Canada is the largest steel exporter to the U.S., shipping roughly 5.8 million metric tons to the U.S. in 2017. Canadian officials responded by planning $16.6 billion in tariffs of their own, including a 25% tariff on an array of steel and iron products from the U.S., as well as 10% tariffs on another long list of products, which included several food product and household items. Those tariffs could go into place as soon as July 1. (See…)

Beyond the tariff response was the reaction of Canadian leaders who took offense to the Trump administration's moves. Prime Minister Justin Trudeau called the U.S. tariffs "totally unacceptable" given that the U.S. and Canada have been allies for 150 years. Trudeau said the U.S. remains "our partners, allies and friends," but the U.S. actions were "an affront to the long-standing security partnership between Canada and the United States, and in particular, to the thousands of Canadians who have fought and died alongside American comrades-in-arms."

Canadian officials also said the steel and aluminum tariffs were a breach of North American Free Trade Agreement rules and the World Trade Organization.

The Aluminum Association also weighed in, and pointed out that the industry did not want such tariffs on U.S. trade partners. The group said the tariffs are off-target because the major global industry problem is overproduction in China.

"Today's action does little to address the China challenge while potentially alienating allies and disrupting supply chains that more than 97% of U.S. aluminum industry jobs rely upon," said Heidi Brock, president and CEO of the Aluminum Association.

The American Petroleum Institute, often an ally of the Trump administration, said the tariffs will disrupt the oil and natural gas supply chain, "compromising ongoing and future U.S. energy projects, which could weaken our national security," said API President and CEO Jack Gerard. "Additionally, Canada, Mexico and the European Union are imperative members of our Defense Industrial Base (DIB) and are top military allies -- far from a threat to America's security."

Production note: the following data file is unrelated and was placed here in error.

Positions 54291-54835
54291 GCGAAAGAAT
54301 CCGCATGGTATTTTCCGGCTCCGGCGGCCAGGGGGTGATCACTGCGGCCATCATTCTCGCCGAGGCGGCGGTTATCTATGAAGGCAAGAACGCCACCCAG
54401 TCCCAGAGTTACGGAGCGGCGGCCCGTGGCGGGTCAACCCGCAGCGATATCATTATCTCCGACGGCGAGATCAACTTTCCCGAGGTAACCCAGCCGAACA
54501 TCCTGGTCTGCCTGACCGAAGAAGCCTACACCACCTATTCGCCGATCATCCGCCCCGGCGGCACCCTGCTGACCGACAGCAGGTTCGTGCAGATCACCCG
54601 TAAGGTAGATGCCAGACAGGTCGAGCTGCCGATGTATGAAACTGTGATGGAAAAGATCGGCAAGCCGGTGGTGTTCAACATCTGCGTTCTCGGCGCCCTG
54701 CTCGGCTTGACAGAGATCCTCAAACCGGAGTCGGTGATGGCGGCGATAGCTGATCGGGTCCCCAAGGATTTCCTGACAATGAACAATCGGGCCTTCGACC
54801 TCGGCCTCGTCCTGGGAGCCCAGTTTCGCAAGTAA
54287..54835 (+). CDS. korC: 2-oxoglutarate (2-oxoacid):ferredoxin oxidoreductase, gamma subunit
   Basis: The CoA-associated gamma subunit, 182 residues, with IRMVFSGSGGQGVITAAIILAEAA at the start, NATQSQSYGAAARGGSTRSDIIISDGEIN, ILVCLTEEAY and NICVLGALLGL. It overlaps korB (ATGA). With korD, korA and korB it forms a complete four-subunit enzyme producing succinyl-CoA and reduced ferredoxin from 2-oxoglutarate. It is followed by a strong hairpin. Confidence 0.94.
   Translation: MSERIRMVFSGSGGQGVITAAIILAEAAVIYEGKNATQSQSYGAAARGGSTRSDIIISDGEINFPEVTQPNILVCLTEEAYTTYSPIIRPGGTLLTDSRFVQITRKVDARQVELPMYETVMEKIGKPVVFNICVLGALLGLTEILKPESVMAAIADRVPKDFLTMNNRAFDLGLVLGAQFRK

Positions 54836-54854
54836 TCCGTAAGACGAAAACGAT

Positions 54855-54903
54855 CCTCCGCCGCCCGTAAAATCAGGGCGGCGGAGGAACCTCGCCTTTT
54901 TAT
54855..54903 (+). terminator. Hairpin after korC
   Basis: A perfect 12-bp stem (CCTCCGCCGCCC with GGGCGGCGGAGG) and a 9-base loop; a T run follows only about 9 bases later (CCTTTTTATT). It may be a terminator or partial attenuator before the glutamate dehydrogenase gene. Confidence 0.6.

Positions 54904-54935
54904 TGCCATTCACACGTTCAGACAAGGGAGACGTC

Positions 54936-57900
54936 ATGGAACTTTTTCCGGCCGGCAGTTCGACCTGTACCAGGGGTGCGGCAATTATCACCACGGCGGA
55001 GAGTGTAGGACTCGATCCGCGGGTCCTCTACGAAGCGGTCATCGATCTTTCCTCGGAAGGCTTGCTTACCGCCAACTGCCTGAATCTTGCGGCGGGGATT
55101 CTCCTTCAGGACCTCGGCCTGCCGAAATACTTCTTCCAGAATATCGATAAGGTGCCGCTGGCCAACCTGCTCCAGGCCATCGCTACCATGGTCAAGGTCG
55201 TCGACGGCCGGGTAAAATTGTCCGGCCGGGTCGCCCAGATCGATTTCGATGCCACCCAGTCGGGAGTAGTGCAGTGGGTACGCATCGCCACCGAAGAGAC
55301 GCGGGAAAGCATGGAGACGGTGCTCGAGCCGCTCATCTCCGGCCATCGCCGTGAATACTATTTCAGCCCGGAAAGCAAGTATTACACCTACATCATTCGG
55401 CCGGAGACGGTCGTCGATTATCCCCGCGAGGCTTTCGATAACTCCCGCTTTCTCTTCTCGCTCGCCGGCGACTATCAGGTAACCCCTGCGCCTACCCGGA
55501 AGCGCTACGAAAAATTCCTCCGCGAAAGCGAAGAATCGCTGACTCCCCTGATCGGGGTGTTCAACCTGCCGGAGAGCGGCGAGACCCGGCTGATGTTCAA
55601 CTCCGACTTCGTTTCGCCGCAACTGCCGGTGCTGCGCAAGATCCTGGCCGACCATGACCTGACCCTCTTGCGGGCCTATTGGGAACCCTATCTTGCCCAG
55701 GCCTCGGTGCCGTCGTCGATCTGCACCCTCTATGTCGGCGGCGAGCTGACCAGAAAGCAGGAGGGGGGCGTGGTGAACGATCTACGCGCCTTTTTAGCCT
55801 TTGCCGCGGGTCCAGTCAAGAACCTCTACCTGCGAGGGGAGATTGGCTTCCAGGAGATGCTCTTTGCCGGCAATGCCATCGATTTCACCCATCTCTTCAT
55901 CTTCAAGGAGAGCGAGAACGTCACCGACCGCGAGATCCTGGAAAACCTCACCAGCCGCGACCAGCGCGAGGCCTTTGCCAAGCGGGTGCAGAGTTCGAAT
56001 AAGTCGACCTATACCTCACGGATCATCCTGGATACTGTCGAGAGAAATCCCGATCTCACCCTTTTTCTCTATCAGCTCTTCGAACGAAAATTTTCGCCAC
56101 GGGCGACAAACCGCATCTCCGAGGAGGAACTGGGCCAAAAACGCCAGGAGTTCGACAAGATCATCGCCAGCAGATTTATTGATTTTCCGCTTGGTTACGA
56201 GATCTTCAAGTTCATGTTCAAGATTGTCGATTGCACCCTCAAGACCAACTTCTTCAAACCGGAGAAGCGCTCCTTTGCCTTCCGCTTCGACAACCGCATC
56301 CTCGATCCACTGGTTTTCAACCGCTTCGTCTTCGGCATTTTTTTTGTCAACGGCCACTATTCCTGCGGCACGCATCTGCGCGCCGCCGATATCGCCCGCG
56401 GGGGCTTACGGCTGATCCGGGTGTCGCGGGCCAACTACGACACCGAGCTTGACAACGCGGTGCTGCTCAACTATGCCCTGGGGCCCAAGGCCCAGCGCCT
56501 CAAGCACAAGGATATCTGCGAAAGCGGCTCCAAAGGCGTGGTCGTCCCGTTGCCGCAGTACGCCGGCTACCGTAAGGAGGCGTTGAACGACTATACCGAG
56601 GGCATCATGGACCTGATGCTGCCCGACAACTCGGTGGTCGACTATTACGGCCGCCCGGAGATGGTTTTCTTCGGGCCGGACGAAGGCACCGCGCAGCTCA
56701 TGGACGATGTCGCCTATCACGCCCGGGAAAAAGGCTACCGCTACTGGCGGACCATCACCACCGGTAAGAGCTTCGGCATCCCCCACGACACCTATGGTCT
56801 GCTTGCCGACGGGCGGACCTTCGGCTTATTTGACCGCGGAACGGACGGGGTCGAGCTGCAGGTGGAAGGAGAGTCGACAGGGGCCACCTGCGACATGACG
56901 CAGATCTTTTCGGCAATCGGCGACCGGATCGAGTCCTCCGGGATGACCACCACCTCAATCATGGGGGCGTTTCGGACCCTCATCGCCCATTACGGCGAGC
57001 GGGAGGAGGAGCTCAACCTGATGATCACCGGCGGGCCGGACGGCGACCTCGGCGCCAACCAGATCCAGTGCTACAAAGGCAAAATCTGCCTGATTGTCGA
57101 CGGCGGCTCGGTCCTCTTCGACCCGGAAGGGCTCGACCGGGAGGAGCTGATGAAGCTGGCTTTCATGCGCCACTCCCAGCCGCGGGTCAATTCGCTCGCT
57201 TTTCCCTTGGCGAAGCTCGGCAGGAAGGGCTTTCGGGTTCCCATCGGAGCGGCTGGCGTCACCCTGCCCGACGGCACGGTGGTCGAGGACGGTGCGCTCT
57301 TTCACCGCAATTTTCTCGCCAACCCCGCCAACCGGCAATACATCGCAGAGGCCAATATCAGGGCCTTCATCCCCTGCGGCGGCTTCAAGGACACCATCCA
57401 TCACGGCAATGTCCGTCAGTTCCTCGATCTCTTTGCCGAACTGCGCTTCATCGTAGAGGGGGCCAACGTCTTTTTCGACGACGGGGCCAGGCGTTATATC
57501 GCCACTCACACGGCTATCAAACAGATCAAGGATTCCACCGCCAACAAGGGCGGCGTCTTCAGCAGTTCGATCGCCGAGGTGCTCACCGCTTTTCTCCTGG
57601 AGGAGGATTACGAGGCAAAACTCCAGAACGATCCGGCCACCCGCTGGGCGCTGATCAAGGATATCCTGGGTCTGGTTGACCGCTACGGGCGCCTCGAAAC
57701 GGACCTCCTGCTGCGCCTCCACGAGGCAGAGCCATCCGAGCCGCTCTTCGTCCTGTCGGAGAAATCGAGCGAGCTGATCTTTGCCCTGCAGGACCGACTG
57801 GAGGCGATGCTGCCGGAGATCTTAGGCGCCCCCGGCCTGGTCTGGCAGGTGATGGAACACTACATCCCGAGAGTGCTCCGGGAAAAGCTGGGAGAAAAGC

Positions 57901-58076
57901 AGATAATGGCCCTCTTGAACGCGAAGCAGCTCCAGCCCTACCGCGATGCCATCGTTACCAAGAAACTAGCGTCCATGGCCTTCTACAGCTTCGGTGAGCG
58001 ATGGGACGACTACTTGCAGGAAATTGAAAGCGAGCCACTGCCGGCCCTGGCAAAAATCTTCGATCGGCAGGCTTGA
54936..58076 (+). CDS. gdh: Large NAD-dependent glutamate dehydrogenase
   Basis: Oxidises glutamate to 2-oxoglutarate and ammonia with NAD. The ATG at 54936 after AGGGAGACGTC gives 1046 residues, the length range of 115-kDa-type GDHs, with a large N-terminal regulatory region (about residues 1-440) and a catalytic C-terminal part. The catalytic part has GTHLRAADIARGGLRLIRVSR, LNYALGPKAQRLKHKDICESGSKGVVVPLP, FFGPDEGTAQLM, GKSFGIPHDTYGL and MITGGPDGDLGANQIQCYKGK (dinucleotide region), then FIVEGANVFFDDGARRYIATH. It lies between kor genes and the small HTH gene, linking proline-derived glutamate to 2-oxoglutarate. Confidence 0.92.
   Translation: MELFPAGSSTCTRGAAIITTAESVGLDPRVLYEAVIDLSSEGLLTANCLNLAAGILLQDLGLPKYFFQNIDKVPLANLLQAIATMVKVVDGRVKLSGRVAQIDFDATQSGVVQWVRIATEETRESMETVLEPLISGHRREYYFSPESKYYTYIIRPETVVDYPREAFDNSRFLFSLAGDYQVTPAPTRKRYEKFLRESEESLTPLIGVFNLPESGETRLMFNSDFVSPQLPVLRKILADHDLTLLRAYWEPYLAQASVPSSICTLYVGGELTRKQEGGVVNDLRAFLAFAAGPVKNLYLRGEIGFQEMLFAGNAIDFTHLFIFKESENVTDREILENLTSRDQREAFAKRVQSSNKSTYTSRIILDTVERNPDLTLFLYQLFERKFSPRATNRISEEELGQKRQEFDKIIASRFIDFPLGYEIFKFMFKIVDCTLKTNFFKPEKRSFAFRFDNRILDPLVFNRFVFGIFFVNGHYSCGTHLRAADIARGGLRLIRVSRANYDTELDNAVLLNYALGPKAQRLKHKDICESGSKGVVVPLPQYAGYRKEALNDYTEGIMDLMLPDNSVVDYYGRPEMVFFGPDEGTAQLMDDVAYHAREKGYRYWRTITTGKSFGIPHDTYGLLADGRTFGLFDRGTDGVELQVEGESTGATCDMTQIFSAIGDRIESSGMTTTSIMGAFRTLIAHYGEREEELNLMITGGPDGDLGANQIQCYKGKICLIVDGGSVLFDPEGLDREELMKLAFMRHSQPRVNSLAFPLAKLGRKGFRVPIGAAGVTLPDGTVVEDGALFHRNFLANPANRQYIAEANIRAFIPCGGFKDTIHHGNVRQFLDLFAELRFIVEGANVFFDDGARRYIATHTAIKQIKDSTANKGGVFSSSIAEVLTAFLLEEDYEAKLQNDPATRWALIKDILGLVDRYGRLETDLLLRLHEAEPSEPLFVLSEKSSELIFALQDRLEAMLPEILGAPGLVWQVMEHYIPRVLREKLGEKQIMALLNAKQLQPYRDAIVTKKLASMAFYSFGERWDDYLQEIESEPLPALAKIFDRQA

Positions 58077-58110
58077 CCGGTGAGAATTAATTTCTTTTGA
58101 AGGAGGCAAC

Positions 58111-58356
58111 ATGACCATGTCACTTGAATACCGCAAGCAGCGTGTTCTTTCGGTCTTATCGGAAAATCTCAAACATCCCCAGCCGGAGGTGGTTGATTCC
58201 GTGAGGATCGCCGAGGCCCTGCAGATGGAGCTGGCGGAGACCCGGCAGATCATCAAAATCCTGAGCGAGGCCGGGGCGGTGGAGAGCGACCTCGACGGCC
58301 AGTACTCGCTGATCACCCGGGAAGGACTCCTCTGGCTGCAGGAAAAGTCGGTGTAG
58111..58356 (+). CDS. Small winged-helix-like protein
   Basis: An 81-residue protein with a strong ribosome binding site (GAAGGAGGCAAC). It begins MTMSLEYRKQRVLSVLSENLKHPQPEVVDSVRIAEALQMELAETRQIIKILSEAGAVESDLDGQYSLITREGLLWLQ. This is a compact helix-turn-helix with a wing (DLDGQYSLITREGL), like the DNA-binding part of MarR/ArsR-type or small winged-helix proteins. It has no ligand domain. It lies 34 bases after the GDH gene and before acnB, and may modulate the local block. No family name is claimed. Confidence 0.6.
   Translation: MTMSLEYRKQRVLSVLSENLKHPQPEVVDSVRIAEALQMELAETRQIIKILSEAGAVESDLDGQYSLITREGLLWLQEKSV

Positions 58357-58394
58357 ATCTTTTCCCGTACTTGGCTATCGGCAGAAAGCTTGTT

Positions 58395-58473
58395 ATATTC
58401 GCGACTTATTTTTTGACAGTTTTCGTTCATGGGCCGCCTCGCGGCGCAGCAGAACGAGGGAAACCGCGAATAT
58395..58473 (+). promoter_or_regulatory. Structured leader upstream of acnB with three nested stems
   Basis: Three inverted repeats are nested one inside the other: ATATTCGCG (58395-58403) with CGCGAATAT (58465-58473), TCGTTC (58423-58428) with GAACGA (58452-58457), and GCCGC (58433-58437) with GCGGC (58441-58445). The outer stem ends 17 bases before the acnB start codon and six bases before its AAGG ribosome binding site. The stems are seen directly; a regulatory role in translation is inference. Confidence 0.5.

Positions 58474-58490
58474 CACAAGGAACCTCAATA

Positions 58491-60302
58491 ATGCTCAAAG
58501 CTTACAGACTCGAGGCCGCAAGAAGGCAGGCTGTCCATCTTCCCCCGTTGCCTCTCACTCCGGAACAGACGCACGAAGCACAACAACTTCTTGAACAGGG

The administration has maintained the tariffs are necessary for national security, but Ross indicated in comments to reporters that the tariffs were imposed because trade talks with the EU were not moving quickly, nor had the NAFTA talks with Canada and Mexico.

"Those talks are taking longer than we had hoped," Ross said. "There is no longer a very precise date when they may be concluded, and therefore (Canada and Mexico) were added into the list of those who will bear tariffs."

Ross also downplayed any significant rift in the U.S. economy because of the tariffs, saying they would add little to the price of metals.

Still, some Republican lawmakers criticized the administration's move. Sen. Ben Sasse, R-Neb., held little back in his reaction. "This is dumb," Sasse said in a statement. "Europe, Canada, and Mexico are not China, and you don't treat allies the same way you treat opponents. We've been down this road before -- blanket protectionism is a big part of why America had a Great Depression. 'Make America Great Again' shouldn't mean 'Make America 1929 Again.'"

Sen. Orrin Hatch, R-Utah, chairman of the Senate Finance Committee, called the tariffs "a tax hike on Americans that will have damaging consequence for consumers, manufacturers and workers."

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Chris Clayton